In this scene of A Streetcar Named Desire, Stanley (Marlon Brando) loses at a game of poker and blames the radio that had been turned on by his sister-in-law Blanche. He throws the radio through the window and follows to beat his wife Stella. He has regrets of beating her and starts to cry. He calls Stella and when she comes down to see him, he drops to his knees for forgiveness. She holds him as he cries and forgives him. When he throws the radio through the window and beats Stella, his performance is shockingly frightening and explosive unlike anything that had been seen before in film. The Method is most apparent in this scene when he has remorse for beating his wife and starts to cry. Marlon Brando uses the Method to create a sincere transition between his character’s anger and his realization of what he had done. There is a look on Stanley’s (Marlon Brando) face when he realizes that he may lose Stella because of what he has done, and then starts to cry because he realizes that he may lose the one person who loves him. Like stated previously, Marlon Brando had explained how his father affected his performances where he would think of his youth at times where his father would beat him and his mother when he had to be violent in a scene. This is an example of how Brando used the Method to translate his personal experiences to the screen as Stanley.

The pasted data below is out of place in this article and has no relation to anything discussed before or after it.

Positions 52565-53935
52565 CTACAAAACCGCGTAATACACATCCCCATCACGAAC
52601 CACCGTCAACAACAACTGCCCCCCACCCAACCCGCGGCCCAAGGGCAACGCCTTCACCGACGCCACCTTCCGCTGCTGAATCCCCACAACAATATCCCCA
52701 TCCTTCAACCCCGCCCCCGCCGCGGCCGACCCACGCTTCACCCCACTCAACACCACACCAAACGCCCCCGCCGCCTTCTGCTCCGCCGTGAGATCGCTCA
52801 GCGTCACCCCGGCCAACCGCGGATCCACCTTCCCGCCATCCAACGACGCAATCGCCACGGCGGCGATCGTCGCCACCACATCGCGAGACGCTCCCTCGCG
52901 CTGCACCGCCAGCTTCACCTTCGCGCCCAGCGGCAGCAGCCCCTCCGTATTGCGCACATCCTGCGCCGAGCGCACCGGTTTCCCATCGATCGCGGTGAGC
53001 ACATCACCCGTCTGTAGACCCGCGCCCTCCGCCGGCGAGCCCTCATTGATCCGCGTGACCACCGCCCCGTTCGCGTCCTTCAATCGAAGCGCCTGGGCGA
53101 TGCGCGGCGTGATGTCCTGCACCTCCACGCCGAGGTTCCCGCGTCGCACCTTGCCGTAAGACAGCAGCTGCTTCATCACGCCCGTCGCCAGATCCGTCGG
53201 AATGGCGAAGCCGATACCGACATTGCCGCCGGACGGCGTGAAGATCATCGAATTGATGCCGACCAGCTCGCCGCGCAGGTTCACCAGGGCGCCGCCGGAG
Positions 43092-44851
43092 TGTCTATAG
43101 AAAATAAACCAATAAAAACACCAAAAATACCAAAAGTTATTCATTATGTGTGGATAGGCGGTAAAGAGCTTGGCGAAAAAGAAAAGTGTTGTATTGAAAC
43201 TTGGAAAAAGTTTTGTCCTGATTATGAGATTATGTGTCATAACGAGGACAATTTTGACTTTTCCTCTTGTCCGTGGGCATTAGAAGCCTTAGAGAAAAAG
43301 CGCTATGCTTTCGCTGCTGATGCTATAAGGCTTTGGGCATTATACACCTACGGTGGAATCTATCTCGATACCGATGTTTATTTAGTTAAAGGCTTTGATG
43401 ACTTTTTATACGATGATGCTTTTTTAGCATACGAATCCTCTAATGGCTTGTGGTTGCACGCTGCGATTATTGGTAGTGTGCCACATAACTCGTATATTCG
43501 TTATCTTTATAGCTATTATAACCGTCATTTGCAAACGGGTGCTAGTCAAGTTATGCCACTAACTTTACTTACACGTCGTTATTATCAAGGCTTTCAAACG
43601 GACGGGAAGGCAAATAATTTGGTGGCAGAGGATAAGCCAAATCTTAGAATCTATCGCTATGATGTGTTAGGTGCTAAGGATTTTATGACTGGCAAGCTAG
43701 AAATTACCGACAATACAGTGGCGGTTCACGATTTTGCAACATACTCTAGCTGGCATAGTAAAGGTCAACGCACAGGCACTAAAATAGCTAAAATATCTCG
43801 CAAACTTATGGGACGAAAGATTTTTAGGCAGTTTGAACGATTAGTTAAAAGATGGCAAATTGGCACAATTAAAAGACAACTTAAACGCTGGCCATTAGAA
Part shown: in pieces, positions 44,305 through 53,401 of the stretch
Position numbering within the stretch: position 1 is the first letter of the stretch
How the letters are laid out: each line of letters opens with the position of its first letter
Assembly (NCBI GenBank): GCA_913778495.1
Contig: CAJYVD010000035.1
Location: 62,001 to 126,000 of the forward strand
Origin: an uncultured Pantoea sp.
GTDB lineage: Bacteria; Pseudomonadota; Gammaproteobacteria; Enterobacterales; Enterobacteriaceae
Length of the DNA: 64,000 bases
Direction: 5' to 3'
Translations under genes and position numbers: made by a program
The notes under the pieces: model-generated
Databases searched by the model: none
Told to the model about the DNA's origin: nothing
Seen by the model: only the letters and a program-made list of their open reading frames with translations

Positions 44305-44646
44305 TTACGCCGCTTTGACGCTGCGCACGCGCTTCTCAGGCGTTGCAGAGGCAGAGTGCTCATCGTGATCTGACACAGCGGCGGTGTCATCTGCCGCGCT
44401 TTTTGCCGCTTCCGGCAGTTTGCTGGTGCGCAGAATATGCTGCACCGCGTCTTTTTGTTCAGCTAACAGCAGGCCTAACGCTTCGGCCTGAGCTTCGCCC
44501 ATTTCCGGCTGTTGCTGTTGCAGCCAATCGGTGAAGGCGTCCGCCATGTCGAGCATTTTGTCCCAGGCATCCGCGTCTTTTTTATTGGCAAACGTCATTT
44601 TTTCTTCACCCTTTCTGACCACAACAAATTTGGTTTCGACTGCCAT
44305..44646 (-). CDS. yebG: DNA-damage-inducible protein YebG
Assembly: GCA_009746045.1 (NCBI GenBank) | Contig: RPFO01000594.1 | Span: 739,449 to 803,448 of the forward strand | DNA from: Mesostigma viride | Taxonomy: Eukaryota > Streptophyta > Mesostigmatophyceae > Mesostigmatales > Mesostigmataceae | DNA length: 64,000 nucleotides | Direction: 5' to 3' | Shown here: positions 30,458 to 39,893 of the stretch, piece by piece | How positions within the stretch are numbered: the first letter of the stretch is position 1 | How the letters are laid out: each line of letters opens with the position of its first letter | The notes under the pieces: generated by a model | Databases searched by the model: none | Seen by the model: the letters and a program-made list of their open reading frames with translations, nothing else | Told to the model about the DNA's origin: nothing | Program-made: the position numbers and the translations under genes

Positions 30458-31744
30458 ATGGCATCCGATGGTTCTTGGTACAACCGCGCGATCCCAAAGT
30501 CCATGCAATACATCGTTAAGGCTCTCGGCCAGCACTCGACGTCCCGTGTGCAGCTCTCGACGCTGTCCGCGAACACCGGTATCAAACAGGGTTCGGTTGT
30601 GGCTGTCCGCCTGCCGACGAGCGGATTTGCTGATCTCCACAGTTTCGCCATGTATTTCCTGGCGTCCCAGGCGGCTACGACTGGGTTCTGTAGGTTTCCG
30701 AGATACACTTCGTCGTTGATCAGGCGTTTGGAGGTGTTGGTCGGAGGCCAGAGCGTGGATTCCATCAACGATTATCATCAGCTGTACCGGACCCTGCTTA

On The Waterfront directed by Elia Kazan, was another film that was revolutionary in the world of acting due to Marlon Brando’s use of the Method, as well as for Elia Kazan’s trust in Marlon Brando’s acting instincts. What is often distinctive of Method actors is that they often seek to find the psychological and sensory motivations for their characters, which is what Marlon Brando does for his character in On The Waterfront. In this film, Terry Malloy (Marlon Brando) is a dockworker that had been a rising boxer until the powerful local mob persuades him to lose purposefully in order to gain money that has been thrown on the bet. Following this, a dockworker named joey is killed before he can testify about Friendly’s control of the Hoboken waterfront, Terry joins with the waterfront priest Father Barry (Karl Malden) and Joey’s sister Edie (Eva Marie Saint) to testify for justice, against the advice of Friendly’s lawyer, Terry’s older brother Charley (Rod Steiger). In one of the most memorable scenes of the film, often seen as Brando’s finest acting, is a conversation Terry has with his brother Charley in a taxicab. Afraid that he will testify, Charley is sent to assassinate his brother by Friendly’s command. When Charley senses that he does not have the loyalty from Terry where he might testify, Charley takes out a gun and points it at his brother. A great sense of Marlon Brando’s acting is present in the improvisation of this scene where instead of grabbing the gun in an aggressive and forceful way, Terry gently points the gun away in a heartbroken, disappointed, and weary manner. As he does this, Terry simply says, “Charley…Charley…Oh, Charley. Wow.” This simple gesture digs deep into the character where Terry realizes that his brother does not care for him as much as he thought. Although Brando could have gone with the emotions of boastful anger, he chose to use emotions of anger that are more reflective, more utterly painful, which demonstrates the use of the Method. “To grasp the full significance of life is the actor’s duty, to interpret it is his problem, and to express it his dedication.” these are the words of Marlon Brando in which he highlights the importance for an actor to use the elements of the Method.